Media coverage captivated the world with images of healthcare workers in protective gear transporting Ebola-infected patients as though they were unexploded munitions. The networks learned a valuable lesson. Fear of disease, deadly or not, generates profits for corporate media. As long as they don’t step on any advertisers’ toes, such as cruise ship operators and big pharma, hyping new diseases is a goldmine for the corporate news media.

The differences between FOX, CNN, MSNBC and the PBS NewsHour are staggering. The former three networks dedicate 95% of their media coverage to COVID-19. Even with a looming presidential election, they’re well aware that Americans can’t get enough COVID-19 coverage. The PBS NewsHour is covering the disease, but it accounts for about 10-40% of news coverage. The program still covers the 2020 presidential campaigns, world events and even cultural affairs.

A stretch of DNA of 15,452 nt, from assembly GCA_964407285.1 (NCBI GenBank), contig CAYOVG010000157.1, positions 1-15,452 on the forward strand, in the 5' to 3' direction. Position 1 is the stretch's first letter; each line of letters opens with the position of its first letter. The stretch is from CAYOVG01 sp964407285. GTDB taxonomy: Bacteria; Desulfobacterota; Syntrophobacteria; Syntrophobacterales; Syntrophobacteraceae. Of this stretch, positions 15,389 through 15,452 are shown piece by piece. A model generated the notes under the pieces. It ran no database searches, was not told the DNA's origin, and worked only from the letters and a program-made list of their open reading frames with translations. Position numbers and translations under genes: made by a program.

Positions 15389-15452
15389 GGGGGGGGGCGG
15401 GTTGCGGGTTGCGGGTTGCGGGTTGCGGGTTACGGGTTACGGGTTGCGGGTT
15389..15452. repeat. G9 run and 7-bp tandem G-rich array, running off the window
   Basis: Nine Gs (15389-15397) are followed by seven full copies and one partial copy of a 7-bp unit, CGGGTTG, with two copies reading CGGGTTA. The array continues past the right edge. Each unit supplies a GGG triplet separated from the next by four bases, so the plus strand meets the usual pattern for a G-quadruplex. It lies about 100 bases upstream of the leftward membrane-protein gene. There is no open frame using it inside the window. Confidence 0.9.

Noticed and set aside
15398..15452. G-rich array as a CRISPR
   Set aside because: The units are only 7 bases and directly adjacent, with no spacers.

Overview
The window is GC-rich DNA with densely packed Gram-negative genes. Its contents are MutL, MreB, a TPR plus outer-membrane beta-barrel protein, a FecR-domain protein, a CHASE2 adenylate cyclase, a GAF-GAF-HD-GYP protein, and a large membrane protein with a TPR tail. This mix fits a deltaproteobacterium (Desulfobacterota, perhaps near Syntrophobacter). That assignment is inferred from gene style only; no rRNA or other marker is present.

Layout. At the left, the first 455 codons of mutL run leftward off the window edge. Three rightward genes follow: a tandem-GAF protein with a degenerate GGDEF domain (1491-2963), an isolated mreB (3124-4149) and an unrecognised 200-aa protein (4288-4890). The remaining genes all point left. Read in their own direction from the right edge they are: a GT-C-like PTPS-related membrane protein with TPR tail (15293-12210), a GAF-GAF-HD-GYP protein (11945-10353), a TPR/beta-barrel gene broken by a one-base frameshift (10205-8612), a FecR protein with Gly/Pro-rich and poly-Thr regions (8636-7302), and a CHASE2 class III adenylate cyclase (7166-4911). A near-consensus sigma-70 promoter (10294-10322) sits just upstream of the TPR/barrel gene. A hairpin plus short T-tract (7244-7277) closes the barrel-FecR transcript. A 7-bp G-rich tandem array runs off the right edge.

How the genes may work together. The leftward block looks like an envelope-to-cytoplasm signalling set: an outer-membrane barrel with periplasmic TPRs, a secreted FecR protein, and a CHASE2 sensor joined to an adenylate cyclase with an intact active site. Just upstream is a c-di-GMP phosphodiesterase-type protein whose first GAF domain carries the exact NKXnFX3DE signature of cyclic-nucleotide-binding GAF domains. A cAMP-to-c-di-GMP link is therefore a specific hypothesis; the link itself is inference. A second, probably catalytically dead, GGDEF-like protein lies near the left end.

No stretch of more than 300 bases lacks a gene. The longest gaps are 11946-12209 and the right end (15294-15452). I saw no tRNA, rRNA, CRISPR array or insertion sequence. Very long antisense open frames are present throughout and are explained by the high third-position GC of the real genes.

Beyond the media, public health agencies also have good reason to exaggerate COVID-19 fears. President Trump sought to cut the CDC’s budget, however, this has yet to occur. Nonetheless, CDC leaders are more likely to exaggerate COVID-19 in order to grow their budget. This concept, known as bureaucratic inertia, is well-known by political scientists.

The World Health Organization is also bound by budgets. Like any publicly-funded organization, they too are subject to the laws of bureaucratic inertia. The 3.4% mortality rate is likely erring on the side of caution, but it also justifies increased budgets for the organization.

The Sky is not Falling, Chicken Little